How do you reconcile a consistent message portraying beer quality? It’s difficult. Maybe you’re a beer drinker, perhaps your a beer or brewing professional or somehow you’ve attached yourself to a love of beer more so than the average light lager drinker. Maybe you have been preached and written to, enlightened by the professors and the sages of beer and brewing. What is quality? Can we really define it? I don’t think we do so enough. Let me qualify where I’m going with this before too many beer enthusiasts boil over.
There are standards in the brewing community. They measure against those standards. And then they attempt to confine most beers within these standards. But look at the real world of the beer drinker. You – the hundreds of millions of people that buy beer. What is quality to you? Is it what’s on the label? Is it what the advertising claims it to be? Or is it really what’s in the beer? I’ve seen so many beers I’d consider top quality brews, turned down by beer drinkers. And then I’ve seen so many beers, that by many beer standards would be considered totally flawed; oxidized, stale, headless, light-struck, diacetyl laden – that despites their “faults,” connect positively with beer drinkers. These aren’t recipe variations; these are fermentation, packaging, distribution anomalies that would be considered faulty.
The beer drinkers’ idea of what quality is varies not only throughout the world, but from one region to the next, from one generation to the other. Beer consumers are human. They adapt. Maybe let’s consider for a moment that there is no holy grail of quality. Especially when you consider what sells. If they buy it they will brew it.
Loyalty? Consumer confidence? Sensory perceptions? The beer drinker drinks beer with their eyes, ears, nose, tongue, memory and mind and they develop prejudices; you might call them preferences. Preference is an acquired taste, it changes, it drifts and can be as different as black is to white, depending on what time of your day it is and what part of the world you encounter a beer.
Is there a dilemma here? Are beer drinkers redefining quality? Do they determine what quality is? Light struck beers, excessive diacetyl, stale, winey and oxidized brews, beers gone sour. Who or what is their guide?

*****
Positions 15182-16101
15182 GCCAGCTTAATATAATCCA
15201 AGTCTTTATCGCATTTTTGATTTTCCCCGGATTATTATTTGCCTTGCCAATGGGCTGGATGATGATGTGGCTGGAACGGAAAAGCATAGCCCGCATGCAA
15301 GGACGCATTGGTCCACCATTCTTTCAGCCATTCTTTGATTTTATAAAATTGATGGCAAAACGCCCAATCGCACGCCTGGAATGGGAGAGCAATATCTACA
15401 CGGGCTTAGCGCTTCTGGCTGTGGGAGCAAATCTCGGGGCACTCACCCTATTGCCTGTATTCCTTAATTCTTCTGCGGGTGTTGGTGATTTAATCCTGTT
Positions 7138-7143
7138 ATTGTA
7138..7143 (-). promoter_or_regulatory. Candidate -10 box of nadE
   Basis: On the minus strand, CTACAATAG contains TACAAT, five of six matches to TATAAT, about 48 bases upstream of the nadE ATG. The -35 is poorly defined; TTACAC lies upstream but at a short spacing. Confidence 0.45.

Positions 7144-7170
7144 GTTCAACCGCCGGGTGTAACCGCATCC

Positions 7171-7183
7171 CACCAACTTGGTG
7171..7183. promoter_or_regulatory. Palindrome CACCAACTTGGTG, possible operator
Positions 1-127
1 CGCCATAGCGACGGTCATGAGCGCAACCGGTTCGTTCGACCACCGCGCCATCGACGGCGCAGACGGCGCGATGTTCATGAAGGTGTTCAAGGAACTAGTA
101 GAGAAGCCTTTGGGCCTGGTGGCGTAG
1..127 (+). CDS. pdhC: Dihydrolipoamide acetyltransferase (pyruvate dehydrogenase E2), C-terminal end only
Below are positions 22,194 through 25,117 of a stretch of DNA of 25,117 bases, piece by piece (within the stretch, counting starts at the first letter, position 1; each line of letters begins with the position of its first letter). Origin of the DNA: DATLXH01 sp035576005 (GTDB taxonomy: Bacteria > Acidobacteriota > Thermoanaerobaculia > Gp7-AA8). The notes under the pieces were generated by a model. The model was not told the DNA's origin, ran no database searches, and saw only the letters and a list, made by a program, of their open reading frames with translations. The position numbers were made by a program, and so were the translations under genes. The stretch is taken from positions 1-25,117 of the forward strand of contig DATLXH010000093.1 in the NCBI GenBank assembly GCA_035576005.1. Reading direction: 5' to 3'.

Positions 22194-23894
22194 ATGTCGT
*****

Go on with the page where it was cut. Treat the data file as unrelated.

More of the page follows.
Let me propose that all of the above “flaws” (maybe we should call them beer anomalies) indeed do have merits with certain types of beers and are accepted in some beer cultures with cash at check out. Take for example “light-struck” character, that skunky aroma and flavor caused by light reacting with hop compounds. There is little doubt that this is indeed a positive selling quality for some popular imported beers, enjoyed by significant number of beer drinkers. You can’t help but concede, who is to deny beer drinkers’ their mind’s eye?
A bit of beer guidance for beer culture
The evolution of beer quality and beer styles is the foundation of beer culture. Diversity manifests itself as competition for the beer drinkers’ palate and dollars. But it’s all expressed through beer culture. And without beer culture the world of beer becomes excessively random and commoditized. The virtue of quality becomes endangered.
This week the World Beer Cup 2016 will be judged and recognition awarded to winners in 90 categories of beer. It is the “Olympics of beer competitions.” Nearly 6,900 beers from 62 countries will be judged. In October the 35th annual Great American Beer Festival will also judge thousands of beers from American breweries For some these competitions are only a rush for gold, silver and bronze, but the missions of these competitions is far more important than any individual brewery’s honorable awards.
To me these competitions are not only an expression of beer culture but a manner in which the brewing community connects with beer drinkers and affirms or reestablish the roots of beer culture. These competitions offer a manner in which hundreds of trained industry experts evaluate and assess beers based on cultural and stylistic integrity. Culture is about maintaining respect for time honored traditions and also helps introduce consumers to new and innovative beers.
The missions of the World Beer Cup and Great American Beer Festival are to help educate beer drinkers everywhere about the quality and diversity in the world of beer. They are dedicated to recognizing the traditions and innovations shared by the entire brewing community as well as those customs unique to specific countries and regions.
As beer drinkers’ choices expand and knowledge increases the idea of “Quality” will become more legitimate, while remaining personal. Ultimately, these types of beer competitions educate beer drinkers about different beer styles and quality while promoting the idea of quality, beer culture and brewing excellence.